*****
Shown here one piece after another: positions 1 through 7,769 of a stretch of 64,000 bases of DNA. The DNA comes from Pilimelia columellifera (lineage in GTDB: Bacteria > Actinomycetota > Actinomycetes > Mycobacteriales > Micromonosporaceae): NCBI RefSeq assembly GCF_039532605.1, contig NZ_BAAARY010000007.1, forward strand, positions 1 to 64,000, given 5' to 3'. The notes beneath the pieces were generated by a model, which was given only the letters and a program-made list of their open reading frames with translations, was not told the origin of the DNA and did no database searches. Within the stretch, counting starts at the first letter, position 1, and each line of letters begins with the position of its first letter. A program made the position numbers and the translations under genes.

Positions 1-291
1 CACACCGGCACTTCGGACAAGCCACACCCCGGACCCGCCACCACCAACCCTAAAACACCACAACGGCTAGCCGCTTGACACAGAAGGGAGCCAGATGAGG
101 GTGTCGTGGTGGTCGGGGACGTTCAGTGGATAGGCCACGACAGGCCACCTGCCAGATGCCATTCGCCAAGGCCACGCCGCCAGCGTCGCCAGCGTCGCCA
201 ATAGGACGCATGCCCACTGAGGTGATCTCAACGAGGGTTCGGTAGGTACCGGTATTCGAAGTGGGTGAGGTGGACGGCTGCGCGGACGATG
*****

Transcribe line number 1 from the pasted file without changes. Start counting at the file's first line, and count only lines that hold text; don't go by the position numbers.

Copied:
Shown here one piece after another: positions 1 through 7,769 of a stretch of 64,000 bases of DNA. The DNA comes from Pilimelia columellifera (lineage in GTDB: Bacteria > Actinomycetota > Actinomycetes > Mycobacteriales > Micromonosporaceae): NCBI RefSeq assembly GCF_039532605.1, contig NZ_BAAARY010000007.1, forward strand, positions 1 to 64,000, given 5' to 3'. The notes beneath the pieces were generated by a model, which was given only the letters and a program-made list of their open reading frames with translations, was not told the origin of the DNA and did no database searches. Within the stretch, counting starts at the first letter, position 1, and each line of letters begins with the position of its first letter. A program made the position numbers and the translations under genes.